I quickly learn shivs, made by combining scissors and binding tape, are a great stealth weapon. In fact, the crude blades even take out Clickers, the next Infected type I encounter. Named for the terrifying sound they make with their tongues, Clickers represent the infection's third stage. At this stage the brain-burrowing parasite has grown to the point that it's poking through the host's eyeballs, rendering it blind. Druckmann grimly refers to this as "a fate worse than death." The grotesque mutation, which uses a form of echolocation to navigate the environment and track potential targets, makes the Runners look like playful puppy dogs.
Sneaking up behind them and burying a blade into their neck is the way to go, but shivs are in short supply. Shotgun blasts are effective, but attract nearby Clickers. As I progress, I find I'm relying on both stealth and aggressive strategies, utilizing various combinations of ranged and up-close attacks. Because some areas are populated by both enemy types, no single method is full proof. The Runners have their sight and are fast, but are easier to take down, while the Clickers can't see, but are attracted to sound. The odds are modestly evened by Joel's "listen" ability; the mechanic places the protagonist in a prone position, filters out all surrounding sound, and shows nearby enemies-even through walls. Objects, such as bricks and bottles, can also be tossed to distract and mislead enemies.
While my demo clearly funnels me through a specific path with conveniently placed objects, its clever design also supports sandbox-y play. I'm able to skulk around interiors to get the jump on targets and, more often, run away and regroup when encounters get too intense. While doing the latter, The Last of Us' combat depth begins to reveal itself. As a typically aggressive player, I'm quick to combine all bindings with alcohol to craft Molotov cocktails, but soon regret not saving one as a life-reviving bandage. Upon barbequing several baddies with a single Molotov, I'm confident I've crafted wisely, but Druckmann reminds maintaining a delicate balance between offense and defense is a continuous struggle.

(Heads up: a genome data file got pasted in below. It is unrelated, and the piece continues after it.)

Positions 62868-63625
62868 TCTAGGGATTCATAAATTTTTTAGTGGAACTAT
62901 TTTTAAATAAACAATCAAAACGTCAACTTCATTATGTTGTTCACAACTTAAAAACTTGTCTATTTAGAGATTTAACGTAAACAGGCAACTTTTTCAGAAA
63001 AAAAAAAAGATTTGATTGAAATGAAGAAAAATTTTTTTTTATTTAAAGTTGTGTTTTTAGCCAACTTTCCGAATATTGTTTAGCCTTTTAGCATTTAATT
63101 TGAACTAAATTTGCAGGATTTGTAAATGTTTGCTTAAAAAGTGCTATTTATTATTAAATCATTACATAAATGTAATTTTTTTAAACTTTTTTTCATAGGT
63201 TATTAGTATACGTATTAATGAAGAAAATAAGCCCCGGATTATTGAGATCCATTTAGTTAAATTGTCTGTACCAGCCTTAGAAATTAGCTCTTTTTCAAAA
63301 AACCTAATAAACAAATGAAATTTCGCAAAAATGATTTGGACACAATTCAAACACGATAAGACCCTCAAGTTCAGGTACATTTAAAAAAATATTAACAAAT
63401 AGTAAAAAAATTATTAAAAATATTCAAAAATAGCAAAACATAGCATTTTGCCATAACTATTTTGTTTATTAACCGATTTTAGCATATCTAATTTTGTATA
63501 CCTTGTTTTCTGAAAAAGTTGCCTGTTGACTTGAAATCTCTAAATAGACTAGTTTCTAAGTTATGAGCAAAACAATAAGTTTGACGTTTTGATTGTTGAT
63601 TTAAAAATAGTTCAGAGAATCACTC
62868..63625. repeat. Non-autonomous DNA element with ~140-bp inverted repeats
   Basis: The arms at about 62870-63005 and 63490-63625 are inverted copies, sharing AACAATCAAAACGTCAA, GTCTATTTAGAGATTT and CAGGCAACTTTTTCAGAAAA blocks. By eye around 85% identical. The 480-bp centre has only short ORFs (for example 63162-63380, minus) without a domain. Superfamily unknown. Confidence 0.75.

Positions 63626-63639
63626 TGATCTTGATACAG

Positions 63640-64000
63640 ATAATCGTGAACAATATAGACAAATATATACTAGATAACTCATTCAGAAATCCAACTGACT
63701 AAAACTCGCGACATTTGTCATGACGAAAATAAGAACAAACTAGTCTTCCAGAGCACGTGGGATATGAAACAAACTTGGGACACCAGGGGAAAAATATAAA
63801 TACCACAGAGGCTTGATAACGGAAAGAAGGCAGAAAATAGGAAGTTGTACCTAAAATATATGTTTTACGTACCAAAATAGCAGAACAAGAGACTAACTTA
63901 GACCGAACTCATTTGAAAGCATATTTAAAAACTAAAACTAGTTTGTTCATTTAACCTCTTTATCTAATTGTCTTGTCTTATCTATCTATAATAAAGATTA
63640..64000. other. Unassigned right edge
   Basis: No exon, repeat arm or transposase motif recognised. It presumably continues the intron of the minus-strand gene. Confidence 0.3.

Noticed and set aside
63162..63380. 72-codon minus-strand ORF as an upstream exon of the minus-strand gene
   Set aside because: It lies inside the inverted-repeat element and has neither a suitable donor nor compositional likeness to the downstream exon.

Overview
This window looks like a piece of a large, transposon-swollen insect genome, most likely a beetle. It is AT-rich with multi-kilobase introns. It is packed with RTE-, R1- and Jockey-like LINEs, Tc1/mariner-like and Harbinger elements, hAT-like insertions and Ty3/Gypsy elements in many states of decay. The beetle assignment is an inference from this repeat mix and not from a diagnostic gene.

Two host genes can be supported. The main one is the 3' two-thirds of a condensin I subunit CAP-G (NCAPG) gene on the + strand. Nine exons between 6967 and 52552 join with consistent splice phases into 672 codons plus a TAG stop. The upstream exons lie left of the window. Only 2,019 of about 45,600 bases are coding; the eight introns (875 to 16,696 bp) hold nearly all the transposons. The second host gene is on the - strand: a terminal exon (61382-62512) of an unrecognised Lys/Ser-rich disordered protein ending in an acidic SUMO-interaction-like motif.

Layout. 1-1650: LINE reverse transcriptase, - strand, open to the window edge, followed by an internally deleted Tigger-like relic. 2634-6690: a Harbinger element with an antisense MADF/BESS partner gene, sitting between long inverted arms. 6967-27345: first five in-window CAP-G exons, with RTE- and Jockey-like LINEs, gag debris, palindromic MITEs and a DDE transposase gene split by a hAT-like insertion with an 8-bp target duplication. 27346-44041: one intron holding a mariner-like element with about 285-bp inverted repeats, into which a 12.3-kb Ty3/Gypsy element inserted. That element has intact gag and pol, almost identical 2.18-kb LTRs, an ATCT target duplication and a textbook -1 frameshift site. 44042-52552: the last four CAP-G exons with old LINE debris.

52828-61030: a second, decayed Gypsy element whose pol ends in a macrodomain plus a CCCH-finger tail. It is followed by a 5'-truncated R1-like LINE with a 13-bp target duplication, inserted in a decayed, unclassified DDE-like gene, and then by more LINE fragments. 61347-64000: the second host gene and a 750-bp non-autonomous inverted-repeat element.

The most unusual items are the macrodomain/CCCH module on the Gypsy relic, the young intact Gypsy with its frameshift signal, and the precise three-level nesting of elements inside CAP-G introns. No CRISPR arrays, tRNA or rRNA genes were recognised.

With my demo coming to a close, I'm able to steal a quick breath as I lead Joel, Tess and Ellie to safety. Still, thanks to some of the most immersive sound work I've experienced this generation, The Last of Us never lets me truly relax; from the Runner's pattering feet to the Clickers tell-tale tongue twitch, the air always seems to be carrying some unsettling sound. Even non-threatening audio cues, like deafening shotgun blasts and the finger-nails-on-chalk-board screech accompanying the movement of environmental objects, has little trouble shooting a chill down my spine.
Previous looks at The Last of Us left me wanting to learn more about its intriguing story, setting, and character relationships. Now, after spending thirty minutes in its nightmare-conjuring world, I can add my next encounter with the Infected to that wish-list. Before leaving Druckmann, I ask if there's anything beyond the Clickers, a level of infection even more terrifying than Stage 3. Like a man who takes a bit too much pleasure in scaring the pants off people, he shoots me a sly look and says "Yeah, there's more stuff... oh yeah."
A veteran freelance journalist covering the videogame industry for nearly a decade, Matt Cabral contributes regularly to a variety of enthusiast and print outlets. You can find his work on the web, in print, and, if you look carefully, in the foam of your latte. Find him on Facebook and follow him on Twitter @gamegoat.